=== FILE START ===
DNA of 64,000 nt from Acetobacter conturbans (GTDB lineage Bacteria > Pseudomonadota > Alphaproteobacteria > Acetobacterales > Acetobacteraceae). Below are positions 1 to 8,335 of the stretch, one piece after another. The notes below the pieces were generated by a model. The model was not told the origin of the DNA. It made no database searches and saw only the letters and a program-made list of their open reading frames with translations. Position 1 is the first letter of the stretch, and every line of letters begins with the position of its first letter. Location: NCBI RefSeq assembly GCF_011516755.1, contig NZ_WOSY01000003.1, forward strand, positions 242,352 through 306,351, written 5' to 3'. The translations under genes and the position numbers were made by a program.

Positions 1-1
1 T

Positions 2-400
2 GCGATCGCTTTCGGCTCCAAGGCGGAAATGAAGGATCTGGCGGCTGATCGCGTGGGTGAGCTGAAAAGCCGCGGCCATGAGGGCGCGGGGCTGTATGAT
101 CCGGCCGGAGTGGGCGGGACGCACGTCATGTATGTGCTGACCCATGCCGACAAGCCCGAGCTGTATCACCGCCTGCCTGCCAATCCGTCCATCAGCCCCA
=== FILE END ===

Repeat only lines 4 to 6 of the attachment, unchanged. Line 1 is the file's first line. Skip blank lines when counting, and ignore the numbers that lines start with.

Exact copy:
Positions 2-400
2 GCGATCGCTTTCGGCTCCAAGGCGGAAATGAAGGATCTGGCGGCTGATCGCGTGGGTGAGCTGAAAAGCCGCGGCCATGAGGGCGCGGGGCTGTATGAT
101 CCGGCCGGAGTGGGCGGGACGCACGTCATGTATGTGCTGACCCATGCCGACAAGCCCGAGCTGTATCACCGCCTGCCTGCCAATCCGTCCATCAGCCCCA